This is the first installment in a series of two articles dedicated to the maintenance practices of an SAP solution. In this part we will review five practices that are critical to a good maintenance process. In the second, we will discuss the most important features to look for when outsourcing maintenance services.
SAP solutions, as we all know, are complex, not only in their implementation, but also in their operation and maintenance. If we were to compare it to a physical machine, it would not be a Mercedes Benz, as is often said, but rather a large truck or heavy machinery. Such equipment requires sophisticated and mandatory disciplines and maintenance programs to preserve the value of the large investment it represents.
The same is true for a SAP solution. It is necessary to address the problems that inevitably arise through a support process; it is necessary to keep the system aligned with the business and with the law, through different enhancements; and it is essential to keep the solution up to date, through periodic updates. All these processes come together in a discipline called Application Management Services, or SAP AMS.
As with everything in the maintenance process, there are different strategies, methodologies, and practices. However, when it comes to protect the investment that means a SAP solution, the ideal is: a) a maintenance strategy more preventive than corrective, b) the use of methodologies defined by SAP (SAP Application Lifecycle Management), and c) the application of the practices that we will see below, whose efficiency comes from our experience with these services.
What are the objectives of the maintenance process? The objectives should be results that reflect the good performance of the SAP solution, its contribution to the business processes and the optimization of the process costs. For example, regarding incidents and support: how many minutes of unavailability does the entire SAP solution, or each of its component systems, or a specific process within it, have? What is the impact of unavailability on the business? Regarding enhancements: how aligned is the solution to the business? how fast can we support changes? how well does the change process protect the investment?
For all relevant questions, a KPI and an SLA should be defined. The management of the maintenance process should allow to measure, report, analyze the results and propose improvements.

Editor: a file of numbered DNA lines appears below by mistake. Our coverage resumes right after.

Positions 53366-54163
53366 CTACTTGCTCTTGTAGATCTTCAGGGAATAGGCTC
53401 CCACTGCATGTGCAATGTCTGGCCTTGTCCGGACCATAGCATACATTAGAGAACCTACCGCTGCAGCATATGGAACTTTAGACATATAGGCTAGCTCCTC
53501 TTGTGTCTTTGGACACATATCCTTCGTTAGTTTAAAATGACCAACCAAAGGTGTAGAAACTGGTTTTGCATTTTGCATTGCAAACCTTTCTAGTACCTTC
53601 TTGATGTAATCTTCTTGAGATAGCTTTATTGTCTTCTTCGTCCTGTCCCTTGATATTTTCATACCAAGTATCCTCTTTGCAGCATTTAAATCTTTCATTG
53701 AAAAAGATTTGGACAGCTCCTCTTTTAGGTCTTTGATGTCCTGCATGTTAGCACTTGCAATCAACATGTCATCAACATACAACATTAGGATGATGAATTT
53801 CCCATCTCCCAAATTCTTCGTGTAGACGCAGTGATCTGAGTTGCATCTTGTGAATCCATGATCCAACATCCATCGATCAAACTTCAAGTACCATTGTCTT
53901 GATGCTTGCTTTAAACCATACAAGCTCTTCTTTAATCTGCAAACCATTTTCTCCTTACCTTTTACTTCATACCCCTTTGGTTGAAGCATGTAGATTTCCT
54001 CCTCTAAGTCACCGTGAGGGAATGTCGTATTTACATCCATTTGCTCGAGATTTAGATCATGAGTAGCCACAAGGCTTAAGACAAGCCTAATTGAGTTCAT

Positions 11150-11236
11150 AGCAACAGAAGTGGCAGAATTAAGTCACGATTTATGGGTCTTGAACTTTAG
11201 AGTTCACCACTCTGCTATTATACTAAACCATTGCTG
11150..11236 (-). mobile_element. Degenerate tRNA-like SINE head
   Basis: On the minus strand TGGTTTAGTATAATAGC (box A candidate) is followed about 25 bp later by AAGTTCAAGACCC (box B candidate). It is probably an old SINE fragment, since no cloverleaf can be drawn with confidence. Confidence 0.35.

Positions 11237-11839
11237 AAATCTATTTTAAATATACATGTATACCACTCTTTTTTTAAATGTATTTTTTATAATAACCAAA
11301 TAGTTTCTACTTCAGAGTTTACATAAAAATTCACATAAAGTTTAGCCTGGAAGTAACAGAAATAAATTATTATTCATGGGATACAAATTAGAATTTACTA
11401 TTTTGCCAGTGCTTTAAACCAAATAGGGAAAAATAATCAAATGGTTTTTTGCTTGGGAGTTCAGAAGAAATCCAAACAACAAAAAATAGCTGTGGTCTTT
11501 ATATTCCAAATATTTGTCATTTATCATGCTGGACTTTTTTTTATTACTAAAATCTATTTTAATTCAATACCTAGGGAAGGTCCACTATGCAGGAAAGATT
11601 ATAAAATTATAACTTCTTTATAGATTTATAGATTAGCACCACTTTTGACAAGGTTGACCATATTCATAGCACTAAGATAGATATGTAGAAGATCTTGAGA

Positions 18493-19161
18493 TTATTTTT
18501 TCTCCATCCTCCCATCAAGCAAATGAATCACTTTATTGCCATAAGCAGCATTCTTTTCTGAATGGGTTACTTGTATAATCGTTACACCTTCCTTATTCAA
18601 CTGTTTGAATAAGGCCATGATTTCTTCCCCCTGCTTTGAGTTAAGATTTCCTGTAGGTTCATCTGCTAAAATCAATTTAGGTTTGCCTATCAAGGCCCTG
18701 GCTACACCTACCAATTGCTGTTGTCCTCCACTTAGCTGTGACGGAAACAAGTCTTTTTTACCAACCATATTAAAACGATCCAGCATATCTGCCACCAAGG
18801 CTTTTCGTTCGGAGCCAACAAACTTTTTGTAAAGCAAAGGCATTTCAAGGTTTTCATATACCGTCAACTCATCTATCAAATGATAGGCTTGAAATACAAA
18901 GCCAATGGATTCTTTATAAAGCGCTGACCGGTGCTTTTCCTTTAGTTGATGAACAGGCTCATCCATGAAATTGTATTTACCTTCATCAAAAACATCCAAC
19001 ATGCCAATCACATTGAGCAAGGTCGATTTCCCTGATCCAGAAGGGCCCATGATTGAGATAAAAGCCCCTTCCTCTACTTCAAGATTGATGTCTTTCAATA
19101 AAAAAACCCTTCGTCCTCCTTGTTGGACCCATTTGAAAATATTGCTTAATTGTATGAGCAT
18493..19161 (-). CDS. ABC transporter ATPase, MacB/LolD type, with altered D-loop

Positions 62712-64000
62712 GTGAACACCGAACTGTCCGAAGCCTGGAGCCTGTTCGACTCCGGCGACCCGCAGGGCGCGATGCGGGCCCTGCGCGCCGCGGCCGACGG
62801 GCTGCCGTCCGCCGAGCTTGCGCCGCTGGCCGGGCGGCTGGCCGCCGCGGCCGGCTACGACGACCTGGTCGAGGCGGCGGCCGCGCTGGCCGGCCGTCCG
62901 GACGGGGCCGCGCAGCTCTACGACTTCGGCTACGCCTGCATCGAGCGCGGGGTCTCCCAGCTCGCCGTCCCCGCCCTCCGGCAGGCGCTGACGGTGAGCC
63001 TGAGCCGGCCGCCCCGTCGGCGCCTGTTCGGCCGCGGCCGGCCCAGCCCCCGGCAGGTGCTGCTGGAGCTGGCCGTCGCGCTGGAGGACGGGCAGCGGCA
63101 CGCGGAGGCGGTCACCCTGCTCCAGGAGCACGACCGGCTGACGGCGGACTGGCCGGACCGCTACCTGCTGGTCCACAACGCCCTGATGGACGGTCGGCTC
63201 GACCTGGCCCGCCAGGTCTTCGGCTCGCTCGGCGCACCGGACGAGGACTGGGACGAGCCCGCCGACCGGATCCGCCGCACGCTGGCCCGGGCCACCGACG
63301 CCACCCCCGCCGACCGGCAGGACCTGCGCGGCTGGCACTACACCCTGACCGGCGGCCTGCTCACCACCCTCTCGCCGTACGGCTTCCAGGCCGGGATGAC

This maintenance management process must be in place, precisely to know if we are obtaining the desired results and at what costs. As with any management process, it is based on the collection of information, analysis, generation of reports, dashboards, etc. From this information, problems can be detected, diagnosed and solutions and improvements can be generated.
Although the functional and technical (Basis) areas of maintenance are usually separated, we know that in many cases they are required to work together to achieve the solution of an incident, a problem, or the successful implementation of an improvement. When these two areas are separated in two suppliers, or in two independent areas of the organization, it is more difficult to coordinate the interdisciplinary work that is needed.
Structure is fundamental for professionalized maintenance. It requires a process-oriented organization, well-defined processes, and support tools, etc. For this we have the great support of ITIL, in addition to SAP practices: Application Lifecycle Management, SAP AMS, etc. In terms of tools, we have a wide variety available, starting with SAP Solution Manager. ITSM tools abound in the market, with the advantage that today they are also offered as a cloud service (SaaS, Software as a Service), which simplifies their implementation and operation.
Finally, it is very important that the whole maintenance process is supported by a quality process. It is essential to collect user experience through surveys, and business leaders’ experience through meetings or workshops. A good user experience should be one of the objectives of the process and, therefore, the expected results must be defined, and the achievements must be permanently measured.
In the second part of this article, we will see how these practices can be implemented in an internal organization or in an external service, and the advantages and disadvantages in each case.
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Feedback/discussion with the author: Glen Canessa, Functional Solutions Architect at Novis.